In the waning weeks of 1999, there was widespread concern that software programs might not recognize the number 2000 once the calendar turned from December to January, crippling computers and creating mass chaos in what was referred to as “Y2K.” We now know that didn’t happen, but those anxieties have a legacy in financial markets.
Ever since then, financial institutions and companies take extra efforts to fund their operations over the year end in what has become known as the “balance sheet effect.” This generally entails the hoarding of dollars, creating a squeeze in demand for greenbacks that can have a negative impact on markets and tighten financial conditions. The effect may be more pronounced this year as tensions around the U.S. debt ceiling and the competing Republican tax bills in Congress come together in a way that could cause the dollar to appreciate in value.
It may be happening already, as the dollar has strengthened from 3% to 5% against other major currencies since early September. A rising currency is normally not a bad thing, but the problem now is that it could exacerbate some negative trends in the markets. For example, there’s the potential for a strong dollar to drive up short-term interest rates even further. Also, credit spreads may widen as dollar rates rise, such as during the 2008 financial crisis when the London interbank offered rate, or Libor, skyrocketed.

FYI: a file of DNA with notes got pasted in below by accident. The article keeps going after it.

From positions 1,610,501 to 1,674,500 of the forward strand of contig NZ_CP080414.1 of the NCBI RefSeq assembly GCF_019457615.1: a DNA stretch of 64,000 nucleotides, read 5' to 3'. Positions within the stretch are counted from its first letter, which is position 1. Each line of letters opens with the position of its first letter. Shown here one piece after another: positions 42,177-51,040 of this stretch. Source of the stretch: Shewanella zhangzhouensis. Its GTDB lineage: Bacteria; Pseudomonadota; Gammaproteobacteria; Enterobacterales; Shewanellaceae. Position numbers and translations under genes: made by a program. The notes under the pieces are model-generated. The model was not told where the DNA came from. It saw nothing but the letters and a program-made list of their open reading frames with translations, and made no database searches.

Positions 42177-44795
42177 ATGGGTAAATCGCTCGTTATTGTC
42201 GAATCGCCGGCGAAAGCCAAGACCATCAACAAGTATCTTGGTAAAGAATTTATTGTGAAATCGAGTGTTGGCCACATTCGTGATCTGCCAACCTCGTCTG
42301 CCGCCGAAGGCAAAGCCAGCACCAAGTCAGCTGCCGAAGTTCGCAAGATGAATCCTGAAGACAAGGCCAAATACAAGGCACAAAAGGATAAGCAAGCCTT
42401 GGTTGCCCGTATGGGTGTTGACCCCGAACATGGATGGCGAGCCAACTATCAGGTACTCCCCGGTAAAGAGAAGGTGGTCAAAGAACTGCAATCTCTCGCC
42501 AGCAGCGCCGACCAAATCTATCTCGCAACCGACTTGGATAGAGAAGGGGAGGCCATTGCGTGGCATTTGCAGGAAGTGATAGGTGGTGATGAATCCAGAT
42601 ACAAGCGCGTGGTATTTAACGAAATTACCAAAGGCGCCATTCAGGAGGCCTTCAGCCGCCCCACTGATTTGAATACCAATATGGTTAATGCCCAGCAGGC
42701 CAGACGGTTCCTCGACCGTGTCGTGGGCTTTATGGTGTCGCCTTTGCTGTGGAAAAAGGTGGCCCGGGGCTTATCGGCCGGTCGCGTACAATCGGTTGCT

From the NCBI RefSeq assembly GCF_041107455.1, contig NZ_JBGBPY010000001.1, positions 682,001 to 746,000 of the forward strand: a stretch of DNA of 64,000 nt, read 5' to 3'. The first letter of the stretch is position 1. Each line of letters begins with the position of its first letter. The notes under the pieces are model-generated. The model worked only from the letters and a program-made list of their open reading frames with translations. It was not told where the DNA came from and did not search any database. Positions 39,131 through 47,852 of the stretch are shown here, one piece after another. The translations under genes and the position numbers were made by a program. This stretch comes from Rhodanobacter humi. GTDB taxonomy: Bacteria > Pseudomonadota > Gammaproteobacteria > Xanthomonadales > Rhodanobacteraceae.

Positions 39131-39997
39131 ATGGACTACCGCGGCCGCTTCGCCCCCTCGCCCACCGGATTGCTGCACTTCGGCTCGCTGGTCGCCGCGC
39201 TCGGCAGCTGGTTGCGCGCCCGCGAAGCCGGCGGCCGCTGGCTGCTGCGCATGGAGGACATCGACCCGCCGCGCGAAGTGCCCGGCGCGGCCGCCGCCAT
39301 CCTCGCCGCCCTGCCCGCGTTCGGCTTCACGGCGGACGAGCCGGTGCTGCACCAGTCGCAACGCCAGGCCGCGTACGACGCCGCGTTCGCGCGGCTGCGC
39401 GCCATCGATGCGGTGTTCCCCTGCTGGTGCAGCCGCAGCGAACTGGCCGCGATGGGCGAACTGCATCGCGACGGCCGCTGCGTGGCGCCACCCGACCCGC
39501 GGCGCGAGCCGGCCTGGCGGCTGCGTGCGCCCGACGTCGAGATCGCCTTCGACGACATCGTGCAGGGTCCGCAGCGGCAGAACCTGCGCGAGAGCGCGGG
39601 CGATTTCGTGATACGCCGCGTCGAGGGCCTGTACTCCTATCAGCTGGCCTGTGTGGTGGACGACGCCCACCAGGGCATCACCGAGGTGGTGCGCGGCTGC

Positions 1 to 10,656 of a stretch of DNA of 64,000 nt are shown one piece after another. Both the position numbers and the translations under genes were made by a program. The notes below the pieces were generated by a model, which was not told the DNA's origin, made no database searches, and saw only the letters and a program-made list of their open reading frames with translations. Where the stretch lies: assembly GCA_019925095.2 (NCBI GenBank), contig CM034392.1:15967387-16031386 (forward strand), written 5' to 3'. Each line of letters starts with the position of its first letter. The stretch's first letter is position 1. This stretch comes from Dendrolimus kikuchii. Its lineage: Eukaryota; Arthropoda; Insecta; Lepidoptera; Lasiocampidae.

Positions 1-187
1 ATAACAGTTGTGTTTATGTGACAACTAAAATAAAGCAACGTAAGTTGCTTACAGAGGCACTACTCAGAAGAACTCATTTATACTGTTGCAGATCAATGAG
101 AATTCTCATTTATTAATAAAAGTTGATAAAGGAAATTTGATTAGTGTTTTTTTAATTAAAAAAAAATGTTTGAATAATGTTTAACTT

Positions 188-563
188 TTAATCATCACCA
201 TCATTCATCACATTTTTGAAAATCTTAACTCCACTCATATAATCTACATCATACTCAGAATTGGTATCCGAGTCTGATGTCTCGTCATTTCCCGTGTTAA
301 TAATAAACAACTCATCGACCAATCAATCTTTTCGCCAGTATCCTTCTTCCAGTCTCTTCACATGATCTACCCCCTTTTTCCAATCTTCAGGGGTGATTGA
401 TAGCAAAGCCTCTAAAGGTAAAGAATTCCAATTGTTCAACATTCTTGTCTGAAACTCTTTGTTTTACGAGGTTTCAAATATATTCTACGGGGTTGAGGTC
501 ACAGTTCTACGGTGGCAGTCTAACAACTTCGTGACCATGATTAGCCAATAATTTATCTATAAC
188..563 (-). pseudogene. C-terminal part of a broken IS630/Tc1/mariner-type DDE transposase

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To be sure, a full-scale dollar funding crisis seems unlikely, but all the ingredients are in place for some scarcity as the federal budget deficit increases and the Federal Reserve continues to shrink its balance sheet. The Republican tax plan is projected to increase the deficit by about $1.5 trillion over the next 10 years. To fund the deficit, the U.S. Treasury Department has indicated it will issue more short maturity debt. That could be a problem as the Fed reinvests less of the proceeds from maturing bonds that it holds into new securities.
In fact, this reinvestment is projected to turn negative in net terms by mid-2018. That’s already pushing yields on Treasury bills and notes significantly higher than unsecured borrowing rates such as Libor.